Think about the last great dinner party you went to. What was the most unforgettable detail? The conversation? The service?
If you can't quite remember what you ate,
you're not alone. While we often remember having a good time, we tend to remember very little about the food, or more specifically, what it tasted like.
That's something that frustrates Washington, D.C., chef and entrepreneur Bryon Brown. He still
Brown grew up in East Harlem in the 1980s; his family didn't have a lot of money, but Aunt Michelle was always there, encouraging him. When he got his first paycheck, he took her out for her birthday to a fancy Italian restaurant in Manhattan. He remembers how the waiters glazed the wineglasses, how well they treated his aunt, and what she was wearing. "She was in ... her Sunday's best, she had on a big hat, Sunday's, and she's really old school," he says, cracking a broad grin.
It was a big deal for both of them, but something still bothers him about it: He can't remember the food.
He believes he can change that for other people. "Food is a conduit to joy, and if you see it that way, you could use it to your advantage and create these very memorable moments," Brown says.
But how, exactly, to do that, he wasn't sure.
Fast forward a decade to this spring. Bryon Brown launches a project called Sensorium. "It's a feast for the senses," says Brown. He hired actors and musicians to harness the senses and enhance diners' experience of the food — his food.
Sensorium is a unique, 12-course dinner party that's part circus, part play. It was held in a three-story high geodesic dome in a field near Washington's Anacostia River this spring.
When we first heard about Brown's project, we knew he had to meet Ed Cooke.
Ed Cooke is an international memory champion and founder of Memrise, a website designed to make learning languages fun. He's the kind of guy who memorizes 16 decks of cards in an hour for fame and glory, and enjoys reciting Paradise Lost to strangers in a park for fun. He's also the guy who taught author Joshua Foer to become a memory champion in his new book, Moonwalking With Einstein.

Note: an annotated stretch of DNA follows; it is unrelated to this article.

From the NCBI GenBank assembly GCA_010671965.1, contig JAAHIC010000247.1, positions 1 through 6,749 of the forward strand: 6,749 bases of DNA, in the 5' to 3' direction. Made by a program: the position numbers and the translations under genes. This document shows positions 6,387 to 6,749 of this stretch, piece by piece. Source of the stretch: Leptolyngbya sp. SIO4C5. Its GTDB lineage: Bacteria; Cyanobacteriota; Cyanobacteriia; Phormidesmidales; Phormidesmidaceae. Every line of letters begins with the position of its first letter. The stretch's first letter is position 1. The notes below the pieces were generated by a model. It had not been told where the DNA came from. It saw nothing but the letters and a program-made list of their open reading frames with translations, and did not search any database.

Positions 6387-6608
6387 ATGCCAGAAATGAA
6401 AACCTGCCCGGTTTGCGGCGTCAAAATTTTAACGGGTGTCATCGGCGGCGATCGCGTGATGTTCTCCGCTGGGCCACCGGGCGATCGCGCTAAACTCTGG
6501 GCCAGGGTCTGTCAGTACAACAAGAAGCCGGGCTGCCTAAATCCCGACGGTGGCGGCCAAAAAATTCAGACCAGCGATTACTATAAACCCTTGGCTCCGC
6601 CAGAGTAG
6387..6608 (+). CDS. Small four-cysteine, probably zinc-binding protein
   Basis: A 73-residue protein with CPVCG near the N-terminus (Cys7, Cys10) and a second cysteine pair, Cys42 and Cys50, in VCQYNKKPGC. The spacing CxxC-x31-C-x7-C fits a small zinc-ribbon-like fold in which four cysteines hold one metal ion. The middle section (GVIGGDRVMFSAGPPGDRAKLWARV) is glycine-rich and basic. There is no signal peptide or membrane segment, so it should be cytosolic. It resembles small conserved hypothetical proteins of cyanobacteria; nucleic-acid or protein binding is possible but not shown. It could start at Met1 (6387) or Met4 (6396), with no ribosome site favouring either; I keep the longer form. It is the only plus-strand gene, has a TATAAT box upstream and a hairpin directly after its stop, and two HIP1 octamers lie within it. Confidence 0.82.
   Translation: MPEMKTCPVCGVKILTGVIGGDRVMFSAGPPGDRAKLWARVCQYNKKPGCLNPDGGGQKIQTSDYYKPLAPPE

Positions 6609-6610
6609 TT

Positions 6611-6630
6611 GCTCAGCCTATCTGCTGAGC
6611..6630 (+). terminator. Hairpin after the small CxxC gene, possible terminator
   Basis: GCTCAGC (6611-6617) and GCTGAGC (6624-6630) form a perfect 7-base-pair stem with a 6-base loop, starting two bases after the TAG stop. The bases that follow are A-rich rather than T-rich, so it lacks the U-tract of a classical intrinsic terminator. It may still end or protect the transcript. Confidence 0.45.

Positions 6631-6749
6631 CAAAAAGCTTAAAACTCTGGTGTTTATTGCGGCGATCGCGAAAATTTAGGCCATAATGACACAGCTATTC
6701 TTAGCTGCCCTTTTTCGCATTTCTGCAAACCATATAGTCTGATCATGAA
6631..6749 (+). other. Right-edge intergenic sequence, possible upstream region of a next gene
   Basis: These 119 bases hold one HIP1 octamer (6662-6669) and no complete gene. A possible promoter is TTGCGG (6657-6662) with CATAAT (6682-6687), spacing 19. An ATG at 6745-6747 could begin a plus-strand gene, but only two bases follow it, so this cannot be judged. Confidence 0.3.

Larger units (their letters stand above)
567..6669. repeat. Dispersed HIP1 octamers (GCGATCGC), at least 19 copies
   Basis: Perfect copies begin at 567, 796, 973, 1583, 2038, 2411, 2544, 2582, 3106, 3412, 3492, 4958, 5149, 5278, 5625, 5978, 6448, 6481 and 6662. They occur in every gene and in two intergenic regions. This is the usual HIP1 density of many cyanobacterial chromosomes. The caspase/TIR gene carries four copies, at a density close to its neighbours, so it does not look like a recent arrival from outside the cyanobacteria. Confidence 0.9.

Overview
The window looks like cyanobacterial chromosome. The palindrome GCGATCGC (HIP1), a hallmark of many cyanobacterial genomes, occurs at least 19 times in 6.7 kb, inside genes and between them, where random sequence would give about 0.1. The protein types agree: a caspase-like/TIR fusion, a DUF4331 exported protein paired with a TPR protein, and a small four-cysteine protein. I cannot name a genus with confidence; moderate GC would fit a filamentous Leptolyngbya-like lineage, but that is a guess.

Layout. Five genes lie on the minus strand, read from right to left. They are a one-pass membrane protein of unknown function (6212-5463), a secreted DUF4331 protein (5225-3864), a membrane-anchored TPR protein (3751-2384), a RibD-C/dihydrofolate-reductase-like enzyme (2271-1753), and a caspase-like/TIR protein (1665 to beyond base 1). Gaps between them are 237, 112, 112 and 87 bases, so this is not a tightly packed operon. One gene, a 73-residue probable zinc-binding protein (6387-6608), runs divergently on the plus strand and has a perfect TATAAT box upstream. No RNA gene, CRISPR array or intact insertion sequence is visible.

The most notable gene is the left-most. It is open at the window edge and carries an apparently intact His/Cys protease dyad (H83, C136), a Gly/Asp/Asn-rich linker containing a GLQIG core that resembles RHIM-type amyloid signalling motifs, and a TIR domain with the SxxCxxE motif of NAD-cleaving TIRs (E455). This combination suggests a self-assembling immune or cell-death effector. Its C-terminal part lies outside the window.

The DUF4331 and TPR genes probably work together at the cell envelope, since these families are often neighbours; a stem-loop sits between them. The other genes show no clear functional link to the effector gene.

Cooke became interested in memory back when he was 18, back in England. He was laid up in the hospital for about three months and surrounded by octogenarians, and he thought to himself: I've got to keep my memory going. He studied the interplay of the senses under neuroscientist Charles Spense at Oxford University.
We knew he'd be game to advise Brown on the memory science part of Sensorium.
But first — why is remembering the taste of food so hard?
The Science Of Taste
Cooke says taste is the trickiest of all the senses to pin down because it is fleeting and hard to describe.
"You can remember basic attributes of the taste like sweet or sour, crunch and so on, but to actually reproduce it in your memory is a very elusive thing," says Cooke.
We also have a poor vocabulary to describe taste, and have to rely a lot on metaphors to describe it — the pudding was a cloud of chocolate, and so on.
Cooke says taste also relies on other senses — sight, smell, texture and even sound — to help it out. But those other senses can hinder taste, too. For example, being on a noisy airplane makes food tastebland.
I ask Cooke why we would want to remember anything when we can just look it up on Google.
Cooke says a lot of people have this attitude. They think memory is boring. It's for drills and shopping lists. "But there's another way of thinking about memory as sort of a rich, colorful, imaginative emotional playground for your soul. And that's the way you have to think about it to be able to remember effectively," he says.
And taste especially "has enormous opportunities for playing around and being experimental," he says.
And that's what Bryon Brown's Sensorium is all about.
Making A Memory Stick for Food
To make a lasting memory, whether its food or anything else, Cooke has three basic tips. First, make it vivid.
"You know, if your PIN number is 4197 or something, if you just imagine it as a couple — a 41-year-old married to a 97-year-old — immediately, even if it becomes slightly creepy, it also becomes memorable and in fact, for just that reason," Cooke says.